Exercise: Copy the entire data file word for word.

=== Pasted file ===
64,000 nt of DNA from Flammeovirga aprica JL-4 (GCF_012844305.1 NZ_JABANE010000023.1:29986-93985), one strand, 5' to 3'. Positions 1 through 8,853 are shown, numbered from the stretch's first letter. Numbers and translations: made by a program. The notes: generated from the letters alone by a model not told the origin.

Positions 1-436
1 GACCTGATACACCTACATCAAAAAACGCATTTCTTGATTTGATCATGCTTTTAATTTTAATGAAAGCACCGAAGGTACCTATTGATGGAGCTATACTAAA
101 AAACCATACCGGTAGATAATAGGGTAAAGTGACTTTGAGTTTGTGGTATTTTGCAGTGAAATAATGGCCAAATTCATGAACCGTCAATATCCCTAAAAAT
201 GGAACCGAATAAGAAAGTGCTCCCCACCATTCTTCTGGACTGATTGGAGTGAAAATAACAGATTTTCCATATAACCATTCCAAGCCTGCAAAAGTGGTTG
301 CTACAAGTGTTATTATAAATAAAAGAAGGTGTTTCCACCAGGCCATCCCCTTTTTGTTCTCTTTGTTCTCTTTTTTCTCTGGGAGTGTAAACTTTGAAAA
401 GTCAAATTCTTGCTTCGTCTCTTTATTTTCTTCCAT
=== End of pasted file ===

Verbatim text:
64,000 nt of DNA from Flammeovirga aprica JL-4 (GCF_012844305.1 NZ_JABANE010000023.1:29986-93985), one strand, 5' to 3'. Positions 1 through 8,853 are shown, numbered from the stretch's first letter. Numbers and translations: made by a program. The notes: generated from the letters alone by a model not told the origin.

Positions 1-436
1 GACCTGATACACCTACATCAAAAAACGCATTTCTTGATTTGATCATGCTTTTAATTTTAATGAAAGCACCGAAGGTACCTATTGATGGAGCTATACTAAA
101 AAACCATACCGGTAGATAATAGGGTAAAGTGACTTTGAGTTTGTGGTATTTTGCAGTGAAATAATGGCCAAATTCATGAACCGTCAATATCCCTAAAAAT
201 GGAACCGAATAAGAAAGTGCTCCCCACCATTCTTCTGGACTGATTGGAGTGAAAATAACAGATTTTCCATATAACCATTCCAAGCCTGCAAAAGTGGTTG
301 CTACAAGTGTTATTATAAATAAAAGAAGGTGTTTCCACCAGGCCATCCCCTTTTTGTTCTCTTTGTTCTCTTTTTTCTCTGGGAGTGTAAACTTTGAAAA
401 GTCAAATTCTTGCTTCGTCTCTTTATTTTCTTCCAT